Poetry captures an essence. Narrative, the novel, captures an experience, usually the unfolding experience of a character in conflict that creates change.
Each chapter begins with a poem that introduces the chapter’s theme, but adds another layer, sometime a mystery, sometimes an essence of what happens. One of my favorites is entitled Journey (54). It reads:
This is home.
War cannot come here.
Debbie Gonzales described the emotional effect better than I can:
“...feel that rhythmic wave-like motion in the words. Back and forth, back and forth, only to come to a crashing halt with the final word ‘cannot’. Geckos…kingfishers…dogs…home… all symbols of the safe and familiar. And then BOOM, a harsh foreshadowing of things to come…war…here…cannot, twice repeated.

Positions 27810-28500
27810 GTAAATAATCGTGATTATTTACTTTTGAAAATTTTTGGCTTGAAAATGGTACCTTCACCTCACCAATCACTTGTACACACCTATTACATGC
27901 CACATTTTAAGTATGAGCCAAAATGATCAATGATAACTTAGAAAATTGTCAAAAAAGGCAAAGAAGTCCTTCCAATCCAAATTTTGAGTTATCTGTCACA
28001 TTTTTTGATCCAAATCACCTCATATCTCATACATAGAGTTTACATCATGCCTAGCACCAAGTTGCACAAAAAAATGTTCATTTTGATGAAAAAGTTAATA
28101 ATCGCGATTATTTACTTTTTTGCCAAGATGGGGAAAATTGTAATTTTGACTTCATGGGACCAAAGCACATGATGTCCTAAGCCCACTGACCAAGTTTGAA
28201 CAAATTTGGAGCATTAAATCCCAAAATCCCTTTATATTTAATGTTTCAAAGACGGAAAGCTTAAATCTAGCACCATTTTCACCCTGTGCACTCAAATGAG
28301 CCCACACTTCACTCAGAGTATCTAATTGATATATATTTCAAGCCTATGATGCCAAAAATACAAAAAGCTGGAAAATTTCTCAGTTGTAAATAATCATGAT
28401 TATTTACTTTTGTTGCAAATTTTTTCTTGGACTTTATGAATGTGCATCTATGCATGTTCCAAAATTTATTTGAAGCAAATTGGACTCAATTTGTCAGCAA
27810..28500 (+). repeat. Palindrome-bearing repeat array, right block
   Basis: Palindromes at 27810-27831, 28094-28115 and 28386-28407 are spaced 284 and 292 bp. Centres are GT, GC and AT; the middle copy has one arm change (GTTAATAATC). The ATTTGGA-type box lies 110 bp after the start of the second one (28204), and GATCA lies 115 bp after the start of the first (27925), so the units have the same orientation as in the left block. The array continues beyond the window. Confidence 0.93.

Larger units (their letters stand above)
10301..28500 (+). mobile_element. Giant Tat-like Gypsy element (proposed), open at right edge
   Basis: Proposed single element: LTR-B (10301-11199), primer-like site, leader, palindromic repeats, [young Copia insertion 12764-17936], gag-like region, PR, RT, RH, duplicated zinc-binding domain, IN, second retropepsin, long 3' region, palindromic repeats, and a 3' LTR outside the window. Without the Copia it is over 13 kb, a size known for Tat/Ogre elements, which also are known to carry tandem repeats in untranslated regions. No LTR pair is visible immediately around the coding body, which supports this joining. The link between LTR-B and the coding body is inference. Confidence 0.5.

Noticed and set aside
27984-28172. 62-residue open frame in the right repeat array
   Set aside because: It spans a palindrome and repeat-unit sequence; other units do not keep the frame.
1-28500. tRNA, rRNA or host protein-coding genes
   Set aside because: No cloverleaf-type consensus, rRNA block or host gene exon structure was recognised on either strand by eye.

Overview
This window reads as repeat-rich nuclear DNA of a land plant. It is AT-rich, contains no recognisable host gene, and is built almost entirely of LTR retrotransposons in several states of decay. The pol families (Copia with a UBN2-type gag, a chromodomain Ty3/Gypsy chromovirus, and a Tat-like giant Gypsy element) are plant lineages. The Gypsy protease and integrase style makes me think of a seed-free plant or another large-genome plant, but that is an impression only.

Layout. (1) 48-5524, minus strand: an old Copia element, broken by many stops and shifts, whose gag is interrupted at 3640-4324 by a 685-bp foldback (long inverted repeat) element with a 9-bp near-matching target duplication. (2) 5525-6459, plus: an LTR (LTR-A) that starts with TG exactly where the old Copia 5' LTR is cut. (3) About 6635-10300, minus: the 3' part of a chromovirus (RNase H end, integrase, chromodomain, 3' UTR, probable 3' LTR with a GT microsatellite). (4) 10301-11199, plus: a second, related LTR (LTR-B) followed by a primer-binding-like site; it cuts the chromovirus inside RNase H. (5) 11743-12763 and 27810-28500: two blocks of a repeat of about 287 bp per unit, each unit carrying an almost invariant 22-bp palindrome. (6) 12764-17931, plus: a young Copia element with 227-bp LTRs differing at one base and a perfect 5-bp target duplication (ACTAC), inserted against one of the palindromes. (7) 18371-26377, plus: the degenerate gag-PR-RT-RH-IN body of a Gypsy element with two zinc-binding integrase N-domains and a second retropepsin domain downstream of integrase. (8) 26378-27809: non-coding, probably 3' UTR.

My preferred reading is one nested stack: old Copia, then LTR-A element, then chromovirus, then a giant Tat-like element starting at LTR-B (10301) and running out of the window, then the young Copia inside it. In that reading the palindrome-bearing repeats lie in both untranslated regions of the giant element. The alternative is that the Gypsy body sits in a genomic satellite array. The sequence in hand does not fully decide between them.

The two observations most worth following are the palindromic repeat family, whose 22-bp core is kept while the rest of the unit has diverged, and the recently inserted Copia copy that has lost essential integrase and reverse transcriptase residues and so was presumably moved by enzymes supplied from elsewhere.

Across breadfruit leaves,
Broken shards of light,
Silver light shines across the broad-leafed breadfruit tree, a primary source of sustenance for the people of Saipan. One harsh moment, one turn, transforms moonlight into glass-like shards that slice, destroying all that was once cherished, sabotaging dreams, shattering souls.
All that in a few lines of words. It then takes the whole chapter to show it.”
Poetry is an essential element through Warriors. Poetry reflects Joseph's transitions from rebel to warrior, from student to teacher. What better source than some of the oldest poetry, Basho's haiku, which is often a riddle of words that capture the essence of change, conflict, or a metaphor of the moment. Basho's brief poems invite readers to bring to the poem their own yearnings and desires, to give meaning to make sense to you, the reader, at this moment in your own journey.
To See Peace (p 141)
What had been
Wonderland: What do you think is the role of the writer for children during a time of war and social unrest? Do you see parallels between the story of Joseph and Kento and the stories of children now in Afghanistan and Iraq?